Directed by Tom McCarthy; written by McCarthy, Marcus Hinchey, Thomas Bidegain and Noé Debré
Stillwater—which premiered at the Cannes film festival in July and was then released theatrically in the US by Focus Features—is a generally intriguing critique of the attempt to pigeonhole individuals or groups.
Tom McCarthy’s film recounts the story of a father who goes to enormous lengths to free from a foreign prison a daughter whom he believes has been wrongfully convicted of a serious crime. In this effort, hard-bitten Oklahoma oil-rig worker Bill Baker (Matt Damon) travels to Marseille in southern France and navigates a thoroughly unfamiliar environment with all its contradictions and challenges.
Bill’s daughter Allison (Abigail Breslin), who has served five years in jail and faces four more for the murder of her roommate and lover, has come up with what she believes to be an important piece of evidence, the name of an individual who may be responsible for the crime. Her French lawyer refuses to attempt to re-open the case on the grounds that the new information is mere hearsay. Bill lies to Allison about the lawyer’s rebuff and sets out himself, rather recklessly (and, at a certain point, unconvincingly), to find the man named, one Akim (Idir Azougli). In the course of his investigations, he encounters a local woman, Virginie (Camille Cottin), and her young daughter Maya (Lilou Siauvaud), and becomes involved, for better or worse, in their lives.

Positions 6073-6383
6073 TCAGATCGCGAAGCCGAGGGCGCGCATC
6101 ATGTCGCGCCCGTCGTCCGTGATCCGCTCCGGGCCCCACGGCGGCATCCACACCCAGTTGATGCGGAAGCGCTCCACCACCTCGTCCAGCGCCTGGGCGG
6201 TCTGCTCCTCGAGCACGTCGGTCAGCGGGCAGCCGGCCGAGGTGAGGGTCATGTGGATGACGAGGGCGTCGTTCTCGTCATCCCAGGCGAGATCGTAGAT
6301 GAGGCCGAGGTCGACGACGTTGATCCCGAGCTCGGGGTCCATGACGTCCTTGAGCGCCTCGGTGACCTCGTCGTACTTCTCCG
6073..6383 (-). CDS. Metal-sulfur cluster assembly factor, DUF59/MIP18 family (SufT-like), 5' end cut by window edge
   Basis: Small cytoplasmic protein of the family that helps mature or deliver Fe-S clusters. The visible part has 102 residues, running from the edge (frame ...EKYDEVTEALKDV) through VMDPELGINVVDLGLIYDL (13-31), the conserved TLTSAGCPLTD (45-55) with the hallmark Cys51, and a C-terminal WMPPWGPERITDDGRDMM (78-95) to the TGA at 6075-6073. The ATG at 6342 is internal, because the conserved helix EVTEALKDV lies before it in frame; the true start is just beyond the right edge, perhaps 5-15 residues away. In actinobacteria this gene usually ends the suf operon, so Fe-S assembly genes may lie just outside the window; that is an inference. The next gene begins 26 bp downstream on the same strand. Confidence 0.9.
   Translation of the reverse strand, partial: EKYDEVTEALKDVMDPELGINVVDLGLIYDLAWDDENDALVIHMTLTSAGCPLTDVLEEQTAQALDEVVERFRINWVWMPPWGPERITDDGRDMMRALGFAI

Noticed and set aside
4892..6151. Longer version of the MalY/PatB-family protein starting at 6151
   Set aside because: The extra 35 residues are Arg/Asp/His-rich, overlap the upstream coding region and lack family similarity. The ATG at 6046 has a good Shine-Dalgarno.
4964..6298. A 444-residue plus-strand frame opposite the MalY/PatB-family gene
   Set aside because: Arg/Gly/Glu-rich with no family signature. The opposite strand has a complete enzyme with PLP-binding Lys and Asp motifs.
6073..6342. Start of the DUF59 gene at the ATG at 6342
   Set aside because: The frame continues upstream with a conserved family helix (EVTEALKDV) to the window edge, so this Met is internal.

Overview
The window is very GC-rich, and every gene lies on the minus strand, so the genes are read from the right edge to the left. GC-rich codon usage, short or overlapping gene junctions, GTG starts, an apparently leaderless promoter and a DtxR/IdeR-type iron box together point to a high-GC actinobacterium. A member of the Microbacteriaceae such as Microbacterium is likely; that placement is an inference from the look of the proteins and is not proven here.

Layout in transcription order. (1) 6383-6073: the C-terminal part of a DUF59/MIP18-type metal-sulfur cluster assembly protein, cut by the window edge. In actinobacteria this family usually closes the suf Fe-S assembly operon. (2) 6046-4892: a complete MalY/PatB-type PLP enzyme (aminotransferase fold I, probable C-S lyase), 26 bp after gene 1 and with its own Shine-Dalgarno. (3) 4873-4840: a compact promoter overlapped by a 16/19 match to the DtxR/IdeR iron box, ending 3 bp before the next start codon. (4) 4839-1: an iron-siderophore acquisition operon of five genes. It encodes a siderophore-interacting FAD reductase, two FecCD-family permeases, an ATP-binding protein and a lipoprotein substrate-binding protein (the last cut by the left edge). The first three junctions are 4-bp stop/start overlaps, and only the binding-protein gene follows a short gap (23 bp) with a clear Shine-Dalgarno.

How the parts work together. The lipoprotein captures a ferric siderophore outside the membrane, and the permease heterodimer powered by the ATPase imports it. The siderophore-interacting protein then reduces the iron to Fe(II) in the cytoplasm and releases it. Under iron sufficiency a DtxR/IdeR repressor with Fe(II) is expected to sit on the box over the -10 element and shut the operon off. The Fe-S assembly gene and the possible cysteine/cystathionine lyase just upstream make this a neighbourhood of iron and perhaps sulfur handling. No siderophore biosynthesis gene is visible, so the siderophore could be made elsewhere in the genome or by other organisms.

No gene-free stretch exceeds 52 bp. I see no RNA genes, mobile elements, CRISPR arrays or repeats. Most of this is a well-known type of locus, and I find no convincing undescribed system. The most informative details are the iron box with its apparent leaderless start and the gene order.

Rather than being an action movie for the most part, Stillwater strives to bring to life the situations and conditions of the people involved across the two continents.
McCarthy has explained that the original inspiration for the movie was the Amanda Knox case. Knox spent almost four years in an Italian prison following her conviction for the 2007 murder of a fellow exchange student with whom she shared an apartment in Perugia. In 2015, Knox was definitively acquitted by the Italian Supreme Court of Cassation. Although the movie veers sharply away from that story, and centers on fictional figures and fictional events, Knox has objected to McCarthy’s use of her story without consent, at the expense of her reputation.
In any event, McCarthy’s movie treats its characters sensitively and generally examines their flaws with compassion. However, while the movie critiques certain prevailing moods and trends in liberal and “left” circles, in particular the snobbish disdain for working class residents of states like Oklahoma, it does not sufficiently dig into these phenomena.
In the wake of the 2016 election, McCarthy (The Station Agent, The Visitor, Win Win, Spotlight) repurposed a movie he had started to make in 2011. Stillwater was largely transformed from a thriller into a drama that explores characters and cultures stereotyped in the media and in popular culture, not to mention in American politics, including “backward rednecks,” “socialist France,” etc.
As the movie opens, Baker is cleaning up the wreckage of a house destroyed by a tornado. We also see a couple trying to salvage what they can of their belongings, while two women sit disconsolately in front of what was once a fireplace. Bill has lost his job in the oil industry and has been doing the clean-up work to earn a living. His mother-in-law, Sharon (Deanna Dunagan), asserts early on that he can’t be trusted with simple tasks, and throughout the film the viewer feels for Bill as someone who—in the face of some serious past mistakes—keeps plodding along, persisting when everyone has given up on him.
One of the movie’s central themes seems to be how a person can change—for the better—when placed in a different, more forgiving, cultural setting. Still, there is no happy ending, and the viewer feels the force of the past acting on an individual like Bill, despite the changed surroundings and his best intentions.